In scholastic philosophy, "quiddity" (/ˈkwɪdɪti/; Latin: quidditas)[1] was another term for the essence of an object, literally its "whatness" or "what it is".

Etymology

The term "quiddity" derives from the Latin word quidditas, which was used by the medieval scholastics as a literal translation of the equivalent term in Aristotle's Greek to ti en einai (τὸ τί ἦν εἶναι)[2] or "the what it was to be (a given thing)".

Overview

Quiddity describes properties that a particular substance (e.g. a person) shares with others of its kind. The question "what (quid) is it?" asks for a general description by way of commonality. This is quiddity or "whatness" (i.e., its "what it is"). Quiddity was often contrasted by the scholastic philosophers with the haecceity or "thisness" of an item, which was supposed to be a positive characteristic of an individual that caused it to be this individual, and no other. It is used in this sense in British poet George Herbert's poem, "Quiddity".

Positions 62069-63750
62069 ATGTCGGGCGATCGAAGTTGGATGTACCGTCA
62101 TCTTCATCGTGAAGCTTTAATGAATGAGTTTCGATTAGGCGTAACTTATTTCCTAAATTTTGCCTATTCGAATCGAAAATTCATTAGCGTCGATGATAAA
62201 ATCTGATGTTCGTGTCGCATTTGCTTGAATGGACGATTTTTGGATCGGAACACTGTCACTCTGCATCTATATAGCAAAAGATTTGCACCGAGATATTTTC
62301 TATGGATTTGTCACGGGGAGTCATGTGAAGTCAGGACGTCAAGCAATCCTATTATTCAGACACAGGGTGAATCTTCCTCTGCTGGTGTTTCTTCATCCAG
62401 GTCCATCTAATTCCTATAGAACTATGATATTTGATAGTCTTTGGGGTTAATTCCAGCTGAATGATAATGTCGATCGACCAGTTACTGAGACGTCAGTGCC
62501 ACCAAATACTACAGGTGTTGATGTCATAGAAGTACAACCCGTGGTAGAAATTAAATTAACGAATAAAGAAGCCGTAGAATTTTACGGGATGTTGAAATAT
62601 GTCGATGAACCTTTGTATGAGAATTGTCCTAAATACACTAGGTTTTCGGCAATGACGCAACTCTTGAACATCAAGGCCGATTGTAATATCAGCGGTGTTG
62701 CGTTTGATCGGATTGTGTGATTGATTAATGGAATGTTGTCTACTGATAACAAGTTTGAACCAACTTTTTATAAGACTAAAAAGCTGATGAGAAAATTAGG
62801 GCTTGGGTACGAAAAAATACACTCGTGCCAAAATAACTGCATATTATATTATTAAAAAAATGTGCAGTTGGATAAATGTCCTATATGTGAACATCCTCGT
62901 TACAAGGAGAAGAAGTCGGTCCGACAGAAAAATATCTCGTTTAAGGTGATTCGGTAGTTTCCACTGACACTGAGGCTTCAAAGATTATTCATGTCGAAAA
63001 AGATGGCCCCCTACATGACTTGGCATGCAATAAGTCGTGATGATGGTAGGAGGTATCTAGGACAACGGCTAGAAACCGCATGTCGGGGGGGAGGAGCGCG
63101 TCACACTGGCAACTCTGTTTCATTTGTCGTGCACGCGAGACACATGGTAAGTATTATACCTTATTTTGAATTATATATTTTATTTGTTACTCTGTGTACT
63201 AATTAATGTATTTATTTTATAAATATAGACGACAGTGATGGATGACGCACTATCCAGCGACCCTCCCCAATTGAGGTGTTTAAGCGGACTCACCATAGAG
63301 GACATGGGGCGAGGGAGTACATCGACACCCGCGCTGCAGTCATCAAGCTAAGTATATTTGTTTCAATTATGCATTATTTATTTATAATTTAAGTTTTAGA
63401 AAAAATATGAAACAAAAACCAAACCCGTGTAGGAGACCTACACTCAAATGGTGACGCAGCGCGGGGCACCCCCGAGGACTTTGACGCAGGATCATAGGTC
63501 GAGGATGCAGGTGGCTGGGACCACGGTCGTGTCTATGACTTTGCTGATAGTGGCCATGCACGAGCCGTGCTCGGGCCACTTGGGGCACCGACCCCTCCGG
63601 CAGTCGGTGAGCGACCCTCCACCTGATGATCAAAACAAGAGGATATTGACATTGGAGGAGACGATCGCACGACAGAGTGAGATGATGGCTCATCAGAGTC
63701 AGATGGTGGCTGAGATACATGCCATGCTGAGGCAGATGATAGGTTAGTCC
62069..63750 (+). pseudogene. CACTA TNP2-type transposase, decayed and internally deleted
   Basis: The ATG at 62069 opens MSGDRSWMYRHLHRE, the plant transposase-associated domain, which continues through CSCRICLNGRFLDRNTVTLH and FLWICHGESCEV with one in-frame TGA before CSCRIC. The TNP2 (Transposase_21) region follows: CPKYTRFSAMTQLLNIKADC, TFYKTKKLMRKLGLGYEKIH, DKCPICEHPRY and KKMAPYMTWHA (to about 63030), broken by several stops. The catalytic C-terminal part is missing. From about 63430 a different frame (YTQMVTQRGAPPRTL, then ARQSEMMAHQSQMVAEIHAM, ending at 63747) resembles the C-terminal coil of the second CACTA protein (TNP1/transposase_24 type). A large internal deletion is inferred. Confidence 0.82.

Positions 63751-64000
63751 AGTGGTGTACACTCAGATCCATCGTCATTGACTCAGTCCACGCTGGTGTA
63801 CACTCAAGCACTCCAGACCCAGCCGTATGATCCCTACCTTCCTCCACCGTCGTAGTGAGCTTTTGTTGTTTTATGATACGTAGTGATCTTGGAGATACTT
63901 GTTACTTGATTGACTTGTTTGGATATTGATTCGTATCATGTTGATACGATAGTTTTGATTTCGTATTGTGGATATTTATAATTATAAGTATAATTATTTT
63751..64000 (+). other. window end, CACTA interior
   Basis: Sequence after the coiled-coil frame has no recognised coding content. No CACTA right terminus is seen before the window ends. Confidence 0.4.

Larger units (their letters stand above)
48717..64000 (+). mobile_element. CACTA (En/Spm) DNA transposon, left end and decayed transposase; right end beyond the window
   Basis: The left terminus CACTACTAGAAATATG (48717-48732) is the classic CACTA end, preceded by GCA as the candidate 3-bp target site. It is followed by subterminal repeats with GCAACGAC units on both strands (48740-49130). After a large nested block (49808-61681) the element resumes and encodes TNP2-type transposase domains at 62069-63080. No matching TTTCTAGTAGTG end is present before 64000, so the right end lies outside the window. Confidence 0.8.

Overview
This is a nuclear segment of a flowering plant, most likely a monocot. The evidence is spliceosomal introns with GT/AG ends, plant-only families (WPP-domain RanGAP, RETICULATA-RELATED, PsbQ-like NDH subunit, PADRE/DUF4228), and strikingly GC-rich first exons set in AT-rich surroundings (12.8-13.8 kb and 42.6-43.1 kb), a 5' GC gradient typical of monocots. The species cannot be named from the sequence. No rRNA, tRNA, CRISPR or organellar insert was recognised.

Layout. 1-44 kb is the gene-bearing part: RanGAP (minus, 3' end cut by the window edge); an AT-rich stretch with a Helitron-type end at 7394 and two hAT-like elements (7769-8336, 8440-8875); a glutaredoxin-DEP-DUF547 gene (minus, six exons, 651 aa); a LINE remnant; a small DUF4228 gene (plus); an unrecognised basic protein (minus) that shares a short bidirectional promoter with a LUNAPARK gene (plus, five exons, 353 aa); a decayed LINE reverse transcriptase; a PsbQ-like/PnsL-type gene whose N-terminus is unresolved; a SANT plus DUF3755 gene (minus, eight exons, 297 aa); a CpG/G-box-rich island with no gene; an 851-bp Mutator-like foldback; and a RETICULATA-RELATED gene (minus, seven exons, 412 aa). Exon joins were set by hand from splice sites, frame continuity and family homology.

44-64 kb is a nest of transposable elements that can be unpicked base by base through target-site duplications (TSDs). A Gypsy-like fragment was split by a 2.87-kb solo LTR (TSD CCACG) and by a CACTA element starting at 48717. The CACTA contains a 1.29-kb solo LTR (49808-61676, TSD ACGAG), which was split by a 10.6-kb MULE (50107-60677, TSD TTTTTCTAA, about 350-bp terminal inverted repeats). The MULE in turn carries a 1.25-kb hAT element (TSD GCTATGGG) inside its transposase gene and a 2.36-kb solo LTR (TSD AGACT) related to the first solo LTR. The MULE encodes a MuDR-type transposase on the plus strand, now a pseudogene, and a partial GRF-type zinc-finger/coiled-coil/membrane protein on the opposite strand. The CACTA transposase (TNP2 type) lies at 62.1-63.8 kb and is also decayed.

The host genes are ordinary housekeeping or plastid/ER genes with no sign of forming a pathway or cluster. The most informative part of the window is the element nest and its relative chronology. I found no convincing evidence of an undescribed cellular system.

Other senses

See also

References

  1. ^ Thomas Aquinas, Summa Theologiae, London: Blackfriars, 1964–1976: i, quaest. 84, art. 7: "quidditas sive natura in materia corporali".
  2. ^ Aristotle, Metaphysics, 1029b